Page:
23. Advanced Generic pays Llorens Florida $1, 000 month in rent for use of the Facility, despite a lease agreeing to $2, 000 a month in rent.[26]

         24. Neither Alternative Pharmacal nor Advanced Generic share bank accounts with Mr. Llorens, Llorens Puerto Rico, or Llorens Florida.[27]

         25. Mr. Llorens has no ownership interest in Alternative Pharmacal or Advanced Generic.[28]

         B. Clarion sues and resolves the November 2014 infringement litigation and we enter a July 30, 2015 Consent Judgment and Permanent Injunction.

         26. In November 2014, Clarion sued Llorens Florida and Llorens Puerto Rico alleging trademark infringement under Section 32 of the Lanham Act, 15 U.S.C. §1114; trade dress infringement under Section 32 of the Lanham Act, 15 U.S.C. § 1125(A); false designation of origin and unfair competition under Section 43(A) of the Lanham Act, 15 U.S.C. § 1125(A); and unfair competition under Pennsylvania law.[29] Clarion later added a claim for false advertising under Section 43(A) of the Lanham Act, 15 U.S.C. 1125(A).[30]

         27. Clarion alleged the Lipoflavovit product sold by Llorens infringed on Clarion's Lipo-Flavonoid Plus trademark and sought to permanently enjoin Llorens from, inter alia, manufacturing, distributing, advertising, marketing, promoting, or selling Lipoflavovit "using the challenged mark or trade dress or any other mark or trade dress that is confusingly similar to" Lipo-Flavonoid's mark and trade dress.[31]

         28. Clarion alleged, among other things, the packaging for the Llorens entities' Lipoflavovit included a "semi-abstract drawing of a left-facing human ear... with multiple curved lines to the right of the ear (to mimic sound waves)."[32]

         29. Clarion and the Llorens entities agreed to settle their dispute, entering into a Settlement Agreement effective July 15, 2015 and filing a joint motion for entry of stipulated judgment.[33]

         30. We entered the parties' stipulated Consent Judgment and Permanent Injunction on July 30, 2015.[34]

         31. Paragraph 3 of the Consent Judgment enjoins the Llorens entities, Jose Llorens, and Thusnelda Ruiz for a five-year period from "participating, in any manner, by themselves or in conjunction with any other person or entity, directly or indirectly, within the United States or elsewhere, in the manufacture, wholesale, distribution, marketing, advertisement, or promotion of any dietary supplement product designed to enhance or marketed as enhancing inner ear health, or from making any plans to do the foregoing."[35]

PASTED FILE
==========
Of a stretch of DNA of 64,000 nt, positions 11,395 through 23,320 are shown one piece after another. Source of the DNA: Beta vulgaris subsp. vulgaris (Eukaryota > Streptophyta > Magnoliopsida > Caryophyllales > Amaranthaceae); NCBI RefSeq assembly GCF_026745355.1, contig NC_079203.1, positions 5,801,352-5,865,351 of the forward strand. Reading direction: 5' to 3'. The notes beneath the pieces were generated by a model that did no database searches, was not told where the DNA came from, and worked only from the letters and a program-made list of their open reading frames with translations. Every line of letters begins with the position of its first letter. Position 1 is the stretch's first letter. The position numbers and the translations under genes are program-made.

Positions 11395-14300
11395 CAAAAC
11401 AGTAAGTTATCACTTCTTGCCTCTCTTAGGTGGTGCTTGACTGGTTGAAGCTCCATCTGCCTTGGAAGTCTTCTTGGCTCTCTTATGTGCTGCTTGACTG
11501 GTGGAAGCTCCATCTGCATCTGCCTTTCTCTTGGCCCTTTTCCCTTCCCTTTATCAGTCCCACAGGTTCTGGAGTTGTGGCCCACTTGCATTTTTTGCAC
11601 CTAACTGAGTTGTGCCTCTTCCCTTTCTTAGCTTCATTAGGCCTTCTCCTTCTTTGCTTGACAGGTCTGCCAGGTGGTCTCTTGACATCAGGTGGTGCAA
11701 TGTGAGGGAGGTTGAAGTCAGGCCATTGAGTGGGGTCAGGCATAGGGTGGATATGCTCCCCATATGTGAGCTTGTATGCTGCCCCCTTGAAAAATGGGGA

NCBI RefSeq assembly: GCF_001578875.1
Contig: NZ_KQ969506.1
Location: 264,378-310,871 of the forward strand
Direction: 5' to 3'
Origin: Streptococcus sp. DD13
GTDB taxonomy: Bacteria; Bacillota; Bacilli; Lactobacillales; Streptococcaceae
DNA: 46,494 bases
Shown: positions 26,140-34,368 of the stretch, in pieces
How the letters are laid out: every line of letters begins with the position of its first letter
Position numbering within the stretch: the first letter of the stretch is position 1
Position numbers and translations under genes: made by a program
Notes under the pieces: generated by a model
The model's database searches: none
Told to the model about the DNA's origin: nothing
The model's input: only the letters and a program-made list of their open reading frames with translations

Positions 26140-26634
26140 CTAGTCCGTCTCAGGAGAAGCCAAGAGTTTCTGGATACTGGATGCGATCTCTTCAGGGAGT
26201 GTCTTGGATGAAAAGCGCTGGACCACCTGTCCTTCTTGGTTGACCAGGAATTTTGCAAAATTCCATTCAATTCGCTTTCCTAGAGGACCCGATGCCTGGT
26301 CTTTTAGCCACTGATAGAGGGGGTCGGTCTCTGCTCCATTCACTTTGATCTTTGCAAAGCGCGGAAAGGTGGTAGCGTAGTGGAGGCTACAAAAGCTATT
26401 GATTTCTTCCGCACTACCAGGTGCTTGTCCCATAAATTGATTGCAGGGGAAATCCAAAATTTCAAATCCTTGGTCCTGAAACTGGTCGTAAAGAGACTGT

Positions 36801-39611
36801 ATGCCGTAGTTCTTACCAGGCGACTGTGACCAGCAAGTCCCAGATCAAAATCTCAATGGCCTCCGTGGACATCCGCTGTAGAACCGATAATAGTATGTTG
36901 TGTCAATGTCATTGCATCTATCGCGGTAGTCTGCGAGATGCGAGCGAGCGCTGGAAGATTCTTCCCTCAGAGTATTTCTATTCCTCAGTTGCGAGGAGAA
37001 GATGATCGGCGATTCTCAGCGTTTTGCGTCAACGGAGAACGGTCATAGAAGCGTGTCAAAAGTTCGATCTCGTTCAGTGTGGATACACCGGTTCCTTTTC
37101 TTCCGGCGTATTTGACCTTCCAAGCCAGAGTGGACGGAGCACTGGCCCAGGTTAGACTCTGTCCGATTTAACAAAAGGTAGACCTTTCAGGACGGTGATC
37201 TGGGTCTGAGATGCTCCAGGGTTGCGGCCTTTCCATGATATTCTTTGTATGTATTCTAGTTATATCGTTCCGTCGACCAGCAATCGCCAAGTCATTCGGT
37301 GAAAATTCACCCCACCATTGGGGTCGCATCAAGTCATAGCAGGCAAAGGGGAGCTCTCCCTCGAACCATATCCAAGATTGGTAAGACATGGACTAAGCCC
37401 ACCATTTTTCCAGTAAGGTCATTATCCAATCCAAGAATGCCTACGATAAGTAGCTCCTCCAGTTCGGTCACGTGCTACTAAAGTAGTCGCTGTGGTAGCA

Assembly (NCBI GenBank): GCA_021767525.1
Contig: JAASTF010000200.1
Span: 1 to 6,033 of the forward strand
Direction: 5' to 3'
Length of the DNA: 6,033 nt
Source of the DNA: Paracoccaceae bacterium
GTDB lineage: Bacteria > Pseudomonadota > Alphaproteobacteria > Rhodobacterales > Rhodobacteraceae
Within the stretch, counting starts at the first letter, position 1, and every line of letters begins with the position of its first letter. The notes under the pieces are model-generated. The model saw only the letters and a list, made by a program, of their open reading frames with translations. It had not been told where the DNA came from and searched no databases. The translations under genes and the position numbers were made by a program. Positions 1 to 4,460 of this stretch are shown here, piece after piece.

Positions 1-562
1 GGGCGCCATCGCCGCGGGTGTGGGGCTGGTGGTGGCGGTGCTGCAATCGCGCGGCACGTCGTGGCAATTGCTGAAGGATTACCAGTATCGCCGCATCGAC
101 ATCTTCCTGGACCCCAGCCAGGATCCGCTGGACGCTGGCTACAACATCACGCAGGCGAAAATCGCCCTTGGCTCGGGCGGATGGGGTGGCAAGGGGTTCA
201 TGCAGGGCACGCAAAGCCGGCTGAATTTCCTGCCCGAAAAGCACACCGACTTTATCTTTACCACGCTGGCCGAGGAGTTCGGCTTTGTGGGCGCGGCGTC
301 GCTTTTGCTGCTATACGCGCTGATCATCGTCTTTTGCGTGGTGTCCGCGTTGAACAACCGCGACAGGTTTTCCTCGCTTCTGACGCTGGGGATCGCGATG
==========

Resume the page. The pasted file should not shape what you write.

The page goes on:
32. We now decide whether the Defendants and non-parties with familial relationships violated the July 30, 2015 Consent Judgment.

         C. Llorens' disposition of its Lipoflavovit inventory as of July 30, 2015.

         33. On April 29, 2015, Llorens Florida placed an order with Nutri-Force Nutrition to manufacture Lipoflavovit.[36]

         34. On July 2, 2015, Nutri-Force Nutrition issued Llorens Florida a sales invoice for 5, 190 bottles and 50, 956 bulk tablets of Lipoflavovit.[37]

         35. On July 7, 2015, Mr. Llorens paid the July 2, 2015 Nutri-Force sales invoice with a check drawn on Llorens Puerto Rico's account.[38]

         36. At some undefined point in July 2015, Mr. Llorens told Mr. Hernandez of a settlement reached in Clarion's action against Llorens.[39] Mr. Hernandez testified he knew of the settlement but did not know the terms of the Permanent Injunction until after Clarion moved to enforce it against him and Alternative Pharmacal in 2017.[40]

         37. Mr. Llorens told Mr. Hernandez Llorens will no longer sell Lipoflavovit.[41] Mr. Llorens instructed Mr. Hernandez to put a notice on Llorens Florida's website announcing Lipoflavovit would no longer be sold.[42]

         38. At the time of Messrs. Llorens's and Hernandez's general conversation, 5, 190 bottles of Lipoflavovit and 50, 956 bulk Lipoflavovit tablets were "quarantined, " also referred to by Mr. Llorens and Mr. Hernandez as "decommissioned, " in the warehouse of Llorens Florida at Mr. Llorens's direction.[43]

         39. Mr. Hernandez's businesses, Advanced Generic and Alternative Pharmacal, share warehouse space in Llorens's Florida's Miami Facility.[44]

         Mr. Hernandez testified he took the bottled and bulk Lipoflavovit for re-packaging and re-sale as Altiflav.

         40. On July 10, 2015, Mr. Hernandez asked Llorens Florida employee Jose Perez about the status of the Lipoflavovit in the Llorens Florida warehouse.[45] Mr. Perez told Mr. Hernandez Lipoflavovit would be decommissioned or destroyed because Llorens Florida could no longer sell it.[46]

         41. After learning the Lipoflavovit would be either decommissioned or destroyed, Mr. Hernandez took possession of the Lipoflavovit then in the Llorens Florida warehouse on July 10, 2015 and sent it to Lex Pharmaceutical for repackaging.[47]